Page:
Colon and Rectal Cancer

Colon and rectal cancer
  • Colorectal cancer is cancer that affects the large intestine (also known as the colon) or the rectum. The word “colorectal” is just a shortened way of saying colon and rectal.

    Colorectal cancer can be serious. But there are various ways to take care of it.

  • Yes, there are a few tests that can discover colorectal cancer. Your doctor can explain your choices.

    If your doctor thinks you have colorectal cancer, he or she will probably suggest a test called a “colonoscopy.” During a colonoscopy, the doctor inserts a tube and a tiny camera into your anus and up to your colon. That way, he or she can look for cancer or previous problems.

Colorectal cancer may not cause any symptoms at first. When it does cause symptoms, it can cause:

  • Stomach pain
  • A change in your bowel movements (number, texture, or size)
  • Blood in your bowel movements
  • Feeling weak

Most types of colorectal cancer are treated with one or more of these:

  • Surgery to remove the part of the colon or rectum that has cancer
  • Chemotherapy, which is the medical term for medicines that destroy cancer cells or stop them from increasing.
  • Radiation therapy

That depends on what type of surgery you have. If your doctor can reconnect your colon or rectum after removing the part with cancer, you should be able to have bowel movements normally. But if your doctor cannot reconnect your colon or rectum, he or she will create a hole in your belly and attach the end of the colon or a loop of intestine to that hole. The hole is called a “colostomy.” Your bowel movements will come out during the opening into a bag that is glued to your skin.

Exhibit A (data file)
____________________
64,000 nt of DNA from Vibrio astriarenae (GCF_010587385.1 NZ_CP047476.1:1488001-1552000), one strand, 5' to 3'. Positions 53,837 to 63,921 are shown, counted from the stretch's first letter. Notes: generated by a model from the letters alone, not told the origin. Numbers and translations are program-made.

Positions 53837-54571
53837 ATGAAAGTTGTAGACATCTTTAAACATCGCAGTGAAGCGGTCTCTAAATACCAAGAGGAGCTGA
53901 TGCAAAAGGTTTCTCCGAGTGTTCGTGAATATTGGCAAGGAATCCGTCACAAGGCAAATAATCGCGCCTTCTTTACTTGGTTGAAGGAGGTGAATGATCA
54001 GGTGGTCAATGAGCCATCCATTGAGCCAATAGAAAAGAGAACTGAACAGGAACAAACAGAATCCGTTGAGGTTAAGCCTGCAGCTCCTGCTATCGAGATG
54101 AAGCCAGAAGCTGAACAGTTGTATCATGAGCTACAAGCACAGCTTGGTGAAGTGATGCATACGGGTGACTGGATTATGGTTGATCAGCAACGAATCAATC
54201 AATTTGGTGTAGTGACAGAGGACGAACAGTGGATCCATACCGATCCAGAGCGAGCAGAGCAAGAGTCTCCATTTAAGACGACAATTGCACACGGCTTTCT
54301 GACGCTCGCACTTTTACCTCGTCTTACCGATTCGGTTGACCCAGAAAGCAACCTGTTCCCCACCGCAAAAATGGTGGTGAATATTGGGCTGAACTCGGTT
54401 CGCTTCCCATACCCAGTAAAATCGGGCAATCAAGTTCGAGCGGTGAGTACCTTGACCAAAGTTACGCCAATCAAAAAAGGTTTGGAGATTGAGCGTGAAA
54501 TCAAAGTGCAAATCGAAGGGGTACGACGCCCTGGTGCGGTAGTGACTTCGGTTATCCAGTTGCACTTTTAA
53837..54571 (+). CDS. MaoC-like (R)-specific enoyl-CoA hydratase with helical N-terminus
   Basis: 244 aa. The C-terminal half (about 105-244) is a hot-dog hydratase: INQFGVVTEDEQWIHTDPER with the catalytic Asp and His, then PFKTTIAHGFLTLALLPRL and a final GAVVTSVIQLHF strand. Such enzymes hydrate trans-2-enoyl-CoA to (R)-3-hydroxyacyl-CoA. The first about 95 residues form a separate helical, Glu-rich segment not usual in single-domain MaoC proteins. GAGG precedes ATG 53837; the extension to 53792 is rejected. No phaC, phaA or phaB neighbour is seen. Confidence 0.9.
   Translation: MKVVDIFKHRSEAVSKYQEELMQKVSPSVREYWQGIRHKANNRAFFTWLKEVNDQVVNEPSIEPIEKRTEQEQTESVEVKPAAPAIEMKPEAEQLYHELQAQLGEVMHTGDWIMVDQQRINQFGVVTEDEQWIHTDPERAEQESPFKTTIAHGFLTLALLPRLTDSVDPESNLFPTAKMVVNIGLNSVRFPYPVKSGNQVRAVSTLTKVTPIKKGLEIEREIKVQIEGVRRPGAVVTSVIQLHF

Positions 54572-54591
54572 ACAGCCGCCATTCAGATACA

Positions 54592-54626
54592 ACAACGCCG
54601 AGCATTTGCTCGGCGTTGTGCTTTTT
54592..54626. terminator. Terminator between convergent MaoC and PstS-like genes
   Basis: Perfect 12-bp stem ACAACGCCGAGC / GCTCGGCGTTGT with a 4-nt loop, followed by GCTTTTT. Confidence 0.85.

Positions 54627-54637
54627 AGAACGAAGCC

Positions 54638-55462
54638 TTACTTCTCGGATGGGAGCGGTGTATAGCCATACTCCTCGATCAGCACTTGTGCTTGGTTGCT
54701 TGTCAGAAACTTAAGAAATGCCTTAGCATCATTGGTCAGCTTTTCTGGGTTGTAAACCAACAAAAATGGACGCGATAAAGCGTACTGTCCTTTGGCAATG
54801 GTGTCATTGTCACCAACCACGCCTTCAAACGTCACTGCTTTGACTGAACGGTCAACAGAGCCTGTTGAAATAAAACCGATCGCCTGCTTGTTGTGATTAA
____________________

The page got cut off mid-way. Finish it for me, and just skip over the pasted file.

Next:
Some people need to have a colostomy only for a short time, called a “temporary colostomy or ileostomy.” Then they can have an additional surgery to reconnect their colon or rectum. Other people need to have a colostomy for the rest of their life. This is called a “permanent colostomy or ileostomy.” If you need a colostomy, your doctor will put you in touch with people who can help you learn how to manage.

After you finish treatment, you should see your doctor every so often for a few years. That technique he or she can check to see if the cancer comes back. You will probably have to have blood tests every so frequently, a few more colonoscopy tests and also a special kind of X-ray called a “CT scan.” Your doctor will also speak to you about your mood, stress level, sex life, eating and exercise routine, and any other problems you might have after finishing treatment.

Dr. Harsh J Shah